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Validation of Ionospheric Specifications During Geomagnetic Storms: TEC and foF2 during the 2013 March Storm Event-II
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  • Ja Soon Shim,
  • In-Sun Song,
  • Geonhwa Jee,
  • Young-Sil Kwak,
  • Ioanna Tsagouri,
  • Larisa Goncharenko,
  • Joseph McInerney,
  • Francis Vitt,
  • Lutz Rastaetter,
  • Jia Yue,
  • Min-Yang Chou,
  • Mihail V. Codrescu,
  • Anthea J Coster,
  • Mariangel Fedrizzi,
  • Timothy J. Fuller-Rowell,
  • Aaron J. Ridley,
  • Stanley C. Solomon
Ja Soon Shim
Yonsei University,
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In-Sun Song
Yonsei University

Corresponding Author:[email protected]

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Geonhwa Jee
Korea Polar Research Institute
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Young-Sil Kwak
Korea Astronomy and Space Science Institute
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Ioanna Tsagouri
National Observatory of Athens
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Larisa Goncharenko
MIT Haystack Observatory, Westford, MA, USA.
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Joseph McInerney
National Center for Atmospheric Research (UCAR)
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Francis Vitt
National Center for Atmospheric Research (UCAR)
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Lutz Rastaetter
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Jia Yue
Goddard Space Flight Center
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Min-Yang Chou
Goddard Space Flight Center
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Mihail V. Codrescu
Space Weather Prediction Center, National Oceanic And Atmospheric Administration
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Anthea J Coster
MIT Haystack Observatory
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Mariangel Fedrizzi
University of Colorado/CIRES and NOAA/SWPC
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Timothy J. Fuller-Rowell
NOAA Space Weather Prediction Center
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Aaron J. Ridley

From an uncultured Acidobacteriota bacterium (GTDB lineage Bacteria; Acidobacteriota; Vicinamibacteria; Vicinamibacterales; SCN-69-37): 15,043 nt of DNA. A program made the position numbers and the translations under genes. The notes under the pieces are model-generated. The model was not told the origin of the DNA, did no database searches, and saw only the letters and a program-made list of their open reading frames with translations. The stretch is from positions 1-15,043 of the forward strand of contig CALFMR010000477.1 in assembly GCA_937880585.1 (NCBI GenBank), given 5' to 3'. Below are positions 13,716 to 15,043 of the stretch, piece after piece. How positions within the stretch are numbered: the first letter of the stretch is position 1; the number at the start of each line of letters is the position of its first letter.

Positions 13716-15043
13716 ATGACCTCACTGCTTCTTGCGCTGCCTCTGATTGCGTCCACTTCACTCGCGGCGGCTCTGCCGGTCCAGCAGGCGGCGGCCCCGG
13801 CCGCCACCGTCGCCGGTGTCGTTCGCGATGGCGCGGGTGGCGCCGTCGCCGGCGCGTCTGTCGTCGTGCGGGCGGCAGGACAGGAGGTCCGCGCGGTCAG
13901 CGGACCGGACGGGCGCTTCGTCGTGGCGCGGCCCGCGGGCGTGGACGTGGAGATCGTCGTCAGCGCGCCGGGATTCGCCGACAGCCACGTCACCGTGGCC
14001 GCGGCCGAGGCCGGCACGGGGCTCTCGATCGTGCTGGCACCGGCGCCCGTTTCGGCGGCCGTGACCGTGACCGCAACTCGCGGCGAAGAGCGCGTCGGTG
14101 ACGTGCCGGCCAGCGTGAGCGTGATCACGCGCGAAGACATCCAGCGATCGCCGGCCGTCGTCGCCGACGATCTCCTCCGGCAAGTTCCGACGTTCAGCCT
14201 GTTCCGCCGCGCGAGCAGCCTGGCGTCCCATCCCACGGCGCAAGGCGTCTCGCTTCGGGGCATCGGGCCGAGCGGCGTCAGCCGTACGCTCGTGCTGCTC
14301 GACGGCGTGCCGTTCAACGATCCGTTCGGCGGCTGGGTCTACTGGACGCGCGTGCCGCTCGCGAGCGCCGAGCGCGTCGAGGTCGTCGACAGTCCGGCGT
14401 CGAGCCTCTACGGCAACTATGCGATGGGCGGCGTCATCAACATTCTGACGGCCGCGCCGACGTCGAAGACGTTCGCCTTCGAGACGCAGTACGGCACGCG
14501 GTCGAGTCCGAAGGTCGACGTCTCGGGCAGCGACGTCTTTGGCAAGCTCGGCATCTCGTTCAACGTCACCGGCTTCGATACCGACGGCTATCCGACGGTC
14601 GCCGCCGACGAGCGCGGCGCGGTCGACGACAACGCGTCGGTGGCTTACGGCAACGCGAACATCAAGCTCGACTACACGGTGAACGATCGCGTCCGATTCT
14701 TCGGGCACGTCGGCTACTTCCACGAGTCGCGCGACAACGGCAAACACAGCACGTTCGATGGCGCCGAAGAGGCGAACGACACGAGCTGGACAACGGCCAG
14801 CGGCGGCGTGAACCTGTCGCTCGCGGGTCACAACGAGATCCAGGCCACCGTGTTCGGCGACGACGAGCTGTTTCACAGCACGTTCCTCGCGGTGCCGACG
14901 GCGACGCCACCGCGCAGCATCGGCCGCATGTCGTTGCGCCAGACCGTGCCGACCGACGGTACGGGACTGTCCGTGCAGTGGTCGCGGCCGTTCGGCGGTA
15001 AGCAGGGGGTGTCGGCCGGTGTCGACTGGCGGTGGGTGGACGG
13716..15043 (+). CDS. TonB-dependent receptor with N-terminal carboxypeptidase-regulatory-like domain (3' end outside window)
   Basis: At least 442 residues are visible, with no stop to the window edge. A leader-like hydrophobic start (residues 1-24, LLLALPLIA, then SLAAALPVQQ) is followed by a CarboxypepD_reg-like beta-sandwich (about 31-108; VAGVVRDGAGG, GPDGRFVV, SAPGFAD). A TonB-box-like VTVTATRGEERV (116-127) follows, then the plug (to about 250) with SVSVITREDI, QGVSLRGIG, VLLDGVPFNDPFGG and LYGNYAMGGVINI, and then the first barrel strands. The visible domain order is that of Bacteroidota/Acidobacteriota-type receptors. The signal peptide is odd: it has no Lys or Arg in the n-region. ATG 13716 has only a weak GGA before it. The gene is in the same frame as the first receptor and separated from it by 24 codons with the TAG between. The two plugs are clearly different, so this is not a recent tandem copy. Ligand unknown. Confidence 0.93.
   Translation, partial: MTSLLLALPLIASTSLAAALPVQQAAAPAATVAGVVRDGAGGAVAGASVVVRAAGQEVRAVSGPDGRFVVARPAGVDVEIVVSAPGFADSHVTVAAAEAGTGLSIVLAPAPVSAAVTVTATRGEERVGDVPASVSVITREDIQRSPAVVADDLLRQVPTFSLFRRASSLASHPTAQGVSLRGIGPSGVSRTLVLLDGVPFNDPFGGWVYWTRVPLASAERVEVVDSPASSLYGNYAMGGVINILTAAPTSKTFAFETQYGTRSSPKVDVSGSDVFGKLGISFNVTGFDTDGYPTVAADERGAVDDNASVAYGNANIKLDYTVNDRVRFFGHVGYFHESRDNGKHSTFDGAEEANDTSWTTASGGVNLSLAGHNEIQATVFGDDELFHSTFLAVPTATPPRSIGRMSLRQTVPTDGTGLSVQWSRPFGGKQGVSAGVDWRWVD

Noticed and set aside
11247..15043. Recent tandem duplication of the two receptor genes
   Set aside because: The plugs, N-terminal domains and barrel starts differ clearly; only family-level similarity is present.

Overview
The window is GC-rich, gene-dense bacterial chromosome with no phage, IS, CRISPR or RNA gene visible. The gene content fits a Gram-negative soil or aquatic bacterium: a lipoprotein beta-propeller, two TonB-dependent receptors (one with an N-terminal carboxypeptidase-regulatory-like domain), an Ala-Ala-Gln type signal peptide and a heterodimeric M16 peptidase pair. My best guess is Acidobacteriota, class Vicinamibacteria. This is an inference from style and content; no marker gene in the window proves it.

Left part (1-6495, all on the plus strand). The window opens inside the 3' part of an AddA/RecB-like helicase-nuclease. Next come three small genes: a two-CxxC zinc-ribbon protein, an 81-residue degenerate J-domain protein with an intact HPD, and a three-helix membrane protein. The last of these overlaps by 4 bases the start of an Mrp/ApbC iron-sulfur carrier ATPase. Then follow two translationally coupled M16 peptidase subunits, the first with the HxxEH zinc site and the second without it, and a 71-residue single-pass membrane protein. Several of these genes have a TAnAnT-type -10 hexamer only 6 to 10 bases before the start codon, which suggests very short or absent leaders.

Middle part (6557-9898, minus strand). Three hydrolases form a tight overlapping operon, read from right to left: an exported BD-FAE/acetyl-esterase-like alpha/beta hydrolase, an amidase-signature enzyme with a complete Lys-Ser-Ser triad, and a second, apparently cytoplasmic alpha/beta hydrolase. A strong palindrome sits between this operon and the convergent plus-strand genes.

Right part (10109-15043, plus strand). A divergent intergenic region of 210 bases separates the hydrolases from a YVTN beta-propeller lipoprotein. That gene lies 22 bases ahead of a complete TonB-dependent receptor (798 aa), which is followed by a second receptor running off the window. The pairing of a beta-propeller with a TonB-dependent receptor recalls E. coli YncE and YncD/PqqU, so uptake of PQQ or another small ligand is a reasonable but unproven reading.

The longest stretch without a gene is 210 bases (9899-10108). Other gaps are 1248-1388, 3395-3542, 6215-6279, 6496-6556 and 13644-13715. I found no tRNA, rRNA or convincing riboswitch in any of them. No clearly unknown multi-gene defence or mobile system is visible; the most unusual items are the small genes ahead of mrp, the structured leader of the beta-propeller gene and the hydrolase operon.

University of Michigan-Ann Arbor
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Stanley C. Solomon
National Center for Atmospheric Research (UCAR)
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Assessing space weather modeling capability is a key element in improving existing models and developing new ones. In order to track improvement of the models and investigate impacts of forcing, from the lower atmosphere below and from the magnetosphere above, on the performance of ionosphere-thermosphere models, we expand our previous assessment for 2013 March storm event [Shim et al., 2018]. In this study, we evaluate new simulations from upgraded models (Coupled Thermosphere Ionosphere Plasmasphere Electrodynamics (CTIPe) model version 4.1 and Global Ionosphere Thermosphere Model (GITM) version 21.11) and from NCAR Whole Atmosphere Community Climate Model with thermosphere and ionosphere extension (WACCM-X) version 2.2 including 8 simulations in the previous study. A simulation of NCAR Thermosphere-Ionosphere-Electrodynamics General Circulation Model version 2 (TIE-GCM 2) is also included for comparison with WACCM-X. TEC and foF2 changes from quiet-time background are considered to evaluate the model performance on the storm impacts. For evaluation, we employ 4 skill scores: Correlation coefficient (CC), root-mean square error (RMSE), ratio of the modeled to observed maximum percentage changes (Yield), and timing error(TE). It is found that the models tend to underestimate the storm-time enhancements of foF2 (F2-layer critical frequency) and TEC (Total Electron Content) and to predict foF2 and/or TEC better in the North America but worse in the Southern Hemisphere. The ensemble simulation for TEC is comparable to results from a data assimilation model (Utah State University-Global Assimilation of Ionospheric Measurement (USU-GAIM)) with differences in skill score less than 3% and 6% for CC and RMSE, respectively.